Meet Mervat Al Sayed, one of the facilitators of Point of Value. She has a long experience working with Common Space Initiative, a Syrian peace-building project, and a Lebanese NGO.
by Emma Aasa
Hi Mervat, can you tell me a bit about yourself and what you do?
Mervat: I used to live in Syria, where I was a project coordinator and worked with community activists. We called them peace assets, a group of activists based in different locations in the country. It’s a 360-degree approach, and they work in various fields. We gave them capacity-building workshops to empower them and provided them with some seed funds to apply peace initiatives in their communities. So basically, it’s a peace-building project, but it is a bottom-up approach.
Did you learn anything specific from your experience as a project coordinator?
Mervat: I learned that it’s crucial to get connected to people. Especially people in crisis, such as the Syrian war. So, as an organization, we think something is best for them, but the reality is different. We want to relate to people in a crisis and learn from them what they need. Not to tell them what to do. And that’s the bottom-up approach.
What do you like about Point of Value?
Mervat: One of the things about Point of Value that appeals to me is its storytelling. Linking stories to values makes the process more human. You learn about people through their stories.
When you have an organization or a team, you must know each other’s values. And try to respond according to these values and work accordingly. It’s not because these values are the primary concern, but because through this, people will feel more harmonized when they see the shared values of their team members. Also, when there is a balance between your priorities, the organization’s priorities, and your colleagues’ priorities, you become more driven and efficient.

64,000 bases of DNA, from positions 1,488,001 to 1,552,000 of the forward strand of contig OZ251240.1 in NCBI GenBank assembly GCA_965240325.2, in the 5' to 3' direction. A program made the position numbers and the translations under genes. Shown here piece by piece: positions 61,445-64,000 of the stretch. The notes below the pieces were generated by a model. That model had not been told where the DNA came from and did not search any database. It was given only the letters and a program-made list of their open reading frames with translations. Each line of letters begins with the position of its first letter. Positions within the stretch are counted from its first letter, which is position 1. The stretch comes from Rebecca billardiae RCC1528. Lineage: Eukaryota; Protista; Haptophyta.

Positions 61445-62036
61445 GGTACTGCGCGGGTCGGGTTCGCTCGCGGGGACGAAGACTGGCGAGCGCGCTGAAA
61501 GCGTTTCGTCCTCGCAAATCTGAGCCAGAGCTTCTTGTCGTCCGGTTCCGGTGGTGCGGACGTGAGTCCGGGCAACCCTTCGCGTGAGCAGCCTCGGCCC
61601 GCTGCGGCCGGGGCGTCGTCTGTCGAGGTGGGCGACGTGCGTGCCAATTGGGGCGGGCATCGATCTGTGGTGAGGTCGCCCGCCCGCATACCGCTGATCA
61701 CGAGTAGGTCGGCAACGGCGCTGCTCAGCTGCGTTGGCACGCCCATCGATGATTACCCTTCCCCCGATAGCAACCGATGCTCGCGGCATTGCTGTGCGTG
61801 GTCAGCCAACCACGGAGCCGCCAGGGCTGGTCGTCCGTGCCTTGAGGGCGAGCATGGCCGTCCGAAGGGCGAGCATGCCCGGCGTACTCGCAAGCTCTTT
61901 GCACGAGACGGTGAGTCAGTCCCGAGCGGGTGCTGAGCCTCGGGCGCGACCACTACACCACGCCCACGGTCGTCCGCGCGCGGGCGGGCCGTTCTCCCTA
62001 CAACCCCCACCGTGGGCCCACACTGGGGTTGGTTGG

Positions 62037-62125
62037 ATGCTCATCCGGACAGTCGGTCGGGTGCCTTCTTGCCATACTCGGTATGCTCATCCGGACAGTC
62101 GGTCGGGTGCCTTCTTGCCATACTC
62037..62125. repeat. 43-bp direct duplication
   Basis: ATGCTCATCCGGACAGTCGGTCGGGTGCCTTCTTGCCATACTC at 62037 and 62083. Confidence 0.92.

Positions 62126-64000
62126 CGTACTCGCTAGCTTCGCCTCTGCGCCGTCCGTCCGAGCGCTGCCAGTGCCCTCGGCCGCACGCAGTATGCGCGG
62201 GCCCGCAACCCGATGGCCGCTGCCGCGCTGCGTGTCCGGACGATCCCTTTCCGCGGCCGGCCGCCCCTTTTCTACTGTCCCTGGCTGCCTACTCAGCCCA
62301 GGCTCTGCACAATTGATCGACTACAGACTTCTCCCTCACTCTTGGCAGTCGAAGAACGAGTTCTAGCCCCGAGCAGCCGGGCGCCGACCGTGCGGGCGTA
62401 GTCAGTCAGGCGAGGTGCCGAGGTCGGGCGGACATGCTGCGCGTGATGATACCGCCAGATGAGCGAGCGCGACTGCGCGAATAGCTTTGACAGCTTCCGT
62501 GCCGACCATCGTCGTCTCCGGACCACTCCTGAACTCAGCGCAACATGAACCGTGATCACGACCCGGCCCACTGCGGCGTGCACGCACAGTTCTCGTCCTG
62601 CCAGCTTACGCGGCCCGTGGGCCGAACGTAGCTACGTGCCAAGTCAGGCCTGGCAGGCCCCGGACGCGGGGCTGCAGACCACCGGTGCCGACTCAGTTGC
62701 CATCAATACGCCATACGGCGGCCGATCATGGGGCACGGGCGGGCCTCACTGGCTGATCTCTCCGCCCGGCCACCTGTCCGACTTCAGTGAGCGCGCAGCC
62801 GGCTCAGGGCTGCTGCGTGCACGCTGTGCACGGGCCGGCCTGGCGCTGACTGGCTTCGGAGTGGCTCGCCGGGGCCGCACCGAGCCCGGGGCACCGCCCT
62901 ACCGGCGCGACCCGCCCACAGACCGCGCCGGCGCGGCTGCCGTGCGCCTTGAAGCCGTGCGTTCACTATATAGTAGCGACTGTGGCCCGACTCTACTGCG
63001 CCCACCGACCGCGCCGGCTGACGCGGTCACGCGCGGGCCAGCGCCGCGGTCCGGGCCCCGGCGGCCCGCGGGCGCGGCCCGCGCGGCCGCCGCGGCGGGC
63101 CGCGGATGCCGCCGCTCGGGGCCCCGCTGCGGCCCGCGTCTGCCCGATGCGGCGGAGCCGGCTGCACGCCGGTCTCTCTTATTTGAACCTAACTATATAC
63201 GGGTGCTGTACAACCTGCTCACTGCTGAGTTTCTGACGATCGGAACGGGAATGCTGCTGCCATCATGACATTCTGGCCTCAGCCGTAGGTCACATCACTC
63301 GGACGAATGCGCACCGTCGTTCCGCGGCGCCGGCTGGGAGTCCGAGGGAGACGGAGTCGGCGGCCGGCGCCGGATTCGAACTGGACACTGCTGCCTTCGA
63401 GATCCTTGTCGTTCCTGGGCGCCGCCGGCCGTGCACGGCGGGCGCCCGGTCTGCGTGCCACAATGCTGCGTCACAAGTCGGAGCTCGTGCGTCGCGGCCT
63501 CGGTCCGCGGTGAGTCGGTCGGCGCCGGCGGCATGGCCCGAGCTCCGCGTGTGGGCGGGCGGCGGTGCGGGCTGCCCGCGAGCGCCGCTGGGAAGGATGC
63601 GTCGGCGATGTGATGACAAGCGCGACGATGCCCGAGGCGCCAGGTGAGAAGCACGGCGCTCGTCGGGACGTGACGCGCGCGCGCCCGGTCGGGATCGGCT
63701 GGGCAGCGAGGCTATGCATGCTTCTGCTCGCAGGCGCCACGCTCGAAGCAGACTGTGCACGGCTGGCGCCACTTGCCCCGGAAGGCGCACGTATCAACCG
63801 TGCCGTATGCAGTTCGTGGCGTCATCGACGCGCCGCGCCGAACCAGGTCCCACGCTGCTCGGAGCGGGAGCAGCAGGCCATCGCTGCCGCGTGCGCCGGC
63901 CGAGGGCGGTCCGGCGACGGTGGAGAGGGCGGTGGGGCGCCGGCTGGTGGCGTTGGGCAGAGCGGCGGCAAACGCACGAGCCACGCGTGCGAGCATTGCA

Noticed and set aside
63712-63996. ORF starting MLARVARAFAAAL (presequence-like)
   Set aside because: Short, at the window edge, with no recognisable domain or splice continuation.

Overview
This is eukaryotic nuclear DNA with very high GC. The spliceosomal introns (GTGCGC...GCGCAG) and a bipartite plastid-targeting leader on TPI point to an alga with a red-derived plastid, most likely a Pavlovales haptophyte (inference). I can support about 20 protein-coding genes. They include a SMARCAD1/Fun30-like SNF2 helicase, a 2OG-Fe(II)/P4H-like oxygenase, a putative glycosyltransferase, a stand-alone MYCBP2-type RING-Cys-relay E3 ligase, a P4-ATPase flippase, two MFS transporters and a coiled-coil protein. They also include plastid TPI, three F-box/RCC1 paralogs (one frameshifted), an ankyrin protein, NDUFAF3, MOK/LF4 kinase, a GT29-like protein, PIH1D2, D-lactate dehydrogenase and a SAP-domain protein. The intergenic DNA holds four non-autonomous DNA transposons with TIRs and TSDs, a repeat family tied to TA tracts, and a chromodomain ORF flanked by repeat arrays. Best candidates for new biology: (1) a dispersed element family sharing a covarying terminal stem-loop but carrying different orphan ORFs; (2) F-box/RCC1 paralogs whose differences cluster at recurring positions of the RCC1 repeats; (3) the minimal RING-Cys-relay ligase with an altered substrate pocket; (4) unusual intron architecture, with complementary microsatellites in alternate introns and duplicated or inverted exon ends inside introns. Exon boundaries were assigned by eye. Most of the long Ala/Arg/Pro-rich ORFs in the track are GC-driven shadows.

Who do you think should try out value work?
Mervat: I recommend Point of Value to everyone, but mainly for startup organizations for communities, like NGOs. Value work is fundamental for NGOs that work with development projects because there’s always a disconnection between the NGOs’ work and the people in the communities. People often live a different life from what we think. There’s a gap between what we think is better for them and what they think is better. There should be a connection, and I believe value work is essential to bridge that connection.
What is the single best story you can share from working with values?
Mervat: I have plenty of stories, and one of them is my own. It all started with me. My success story is that I genuinely discovered myself. Getting to know my values got me harmonized with my work, family, and society in general. The journey of self-discovery was and still is simply amazing.
“We want to relate to people in a crisis and thereby learn from them what they need. Not to tell them what to do. And that’s the bottom-up approach.”
“When you have an organization or a team, we must know each other’s values. And try to respond according to these values. And to work according to these values. It’s not because these values are the primary concern, but because people will feel more harmonized.”
“My success story is that I genuinely discovered myself. Getting to know my values got me harmonized with my work, family, and society in general. The journey of self-discovery was, and still is, simply amazing.”